Let’s call it “aphasia”: rationales for eliminating the term “dysphasia”

L. Worrall, N. Simmons-Mackie, S.J. Wallace, T. Rose, M.C. Brady, A.P.H. Kong, L. Murray, B. Hallowell

Research output: Contribution to journalArticlepeer-review

13 Citations (Scopus)


Health professionals, researchers, and policy makers often consider the two terms aphasia and dysphasia to be synonymous. The aim of this article is to argue the merits of the exclusive use of the term aphasia and present a
strategy for creating change through institutions such as the WHO-ICD. Our contention is that one term avoids confusion, speech-language pathologists prefer aphasia, scholarly publications indicate a preference for the term aphasia,
stroke clinical guidelines indicate a preference for the term aphasia, consumer organizations use the title aphasia in their name and on their websites, and languages other than English use a term similar to aphasia. The use of the term dysphasia in the broader medical community may stem from the two terms being used interchangeably in the ICD10. Aphasia United http://www.shrs.uq.edu.au/aphasiaunited, an international movement for uniting the voice of all stakeholders in aphasia within an international context, will seek to eliminate the use of the term dysphasia.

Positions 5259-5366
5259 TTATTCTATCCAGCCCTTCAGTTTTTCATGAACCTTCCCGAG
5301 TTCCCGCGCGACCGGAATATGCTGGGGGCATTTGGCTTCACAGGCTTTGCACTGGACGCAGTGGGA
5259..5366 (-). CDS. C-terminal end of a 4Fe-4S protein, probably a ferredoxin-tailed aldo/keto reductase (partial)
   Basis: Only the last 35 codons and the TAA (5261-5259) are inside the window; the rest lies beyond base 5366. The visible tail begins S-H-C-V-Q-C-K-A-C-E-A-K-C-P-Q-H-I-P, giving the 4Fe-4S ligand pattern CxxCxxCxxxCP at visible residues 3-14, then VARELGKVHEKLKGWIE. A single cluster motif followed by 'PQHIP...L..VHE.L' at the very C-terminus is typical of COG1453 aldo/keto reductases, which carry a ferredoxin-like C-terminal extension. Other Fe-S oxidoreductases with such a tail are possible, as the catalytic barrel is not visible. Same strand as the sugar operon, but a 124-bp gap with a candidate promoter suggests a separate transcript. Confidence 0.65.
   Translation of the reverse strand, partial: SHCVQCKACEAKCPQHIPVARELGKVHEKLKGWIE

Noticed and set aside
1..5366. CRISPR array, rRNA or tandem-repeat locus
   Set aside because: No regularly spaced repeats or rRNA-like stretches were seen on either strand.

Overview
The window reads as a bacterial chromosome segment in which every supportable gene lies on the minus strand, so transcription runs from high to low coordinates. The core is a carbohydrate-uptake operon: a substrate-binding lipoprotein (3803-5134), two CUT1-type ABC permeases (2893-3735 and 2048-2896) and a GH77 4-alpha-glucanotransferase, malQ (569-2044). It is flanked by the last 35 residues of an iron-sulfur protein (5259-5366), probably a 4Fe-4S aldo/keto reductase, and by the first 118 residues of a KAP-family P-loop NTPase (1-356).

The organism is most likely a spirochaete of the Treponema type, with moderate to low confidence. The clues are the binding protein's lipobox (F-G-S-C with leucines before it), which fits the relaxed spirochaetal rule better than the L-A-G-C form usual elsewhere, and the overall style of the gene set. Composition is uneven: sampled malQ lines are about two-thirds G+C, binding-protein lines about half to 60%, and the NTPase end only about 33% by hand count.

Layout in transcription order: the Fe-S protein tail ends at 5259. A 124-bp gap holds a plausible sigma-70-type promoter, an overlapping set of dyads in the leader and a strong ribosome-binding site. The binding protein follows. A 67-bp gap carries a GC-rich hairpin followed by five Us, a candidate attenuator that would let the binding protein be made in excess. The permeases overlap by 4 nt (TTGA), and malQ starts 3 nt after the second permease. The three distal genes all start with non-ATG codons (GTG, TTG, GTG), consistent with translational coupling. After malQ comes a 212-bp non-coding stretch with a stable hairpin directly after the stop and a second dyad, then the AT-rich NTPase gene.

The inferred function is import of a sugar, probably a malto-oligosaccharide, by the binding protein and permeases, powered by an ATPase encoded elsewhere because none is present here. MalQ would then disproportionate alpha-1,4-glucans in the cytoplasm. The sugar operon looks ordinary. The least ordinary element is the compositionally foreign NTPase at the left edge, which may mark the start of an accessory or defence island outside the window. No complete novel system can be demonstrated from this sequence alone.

Original languageEnglish
Pages (from-to)848-851
Number of pages4
JournalInternational Journal of Stroke
Issue number8
Early online date6 Jul 2016
Publication statusPublished - 1 Oct 2016


  • aphasia
  • dysphasia


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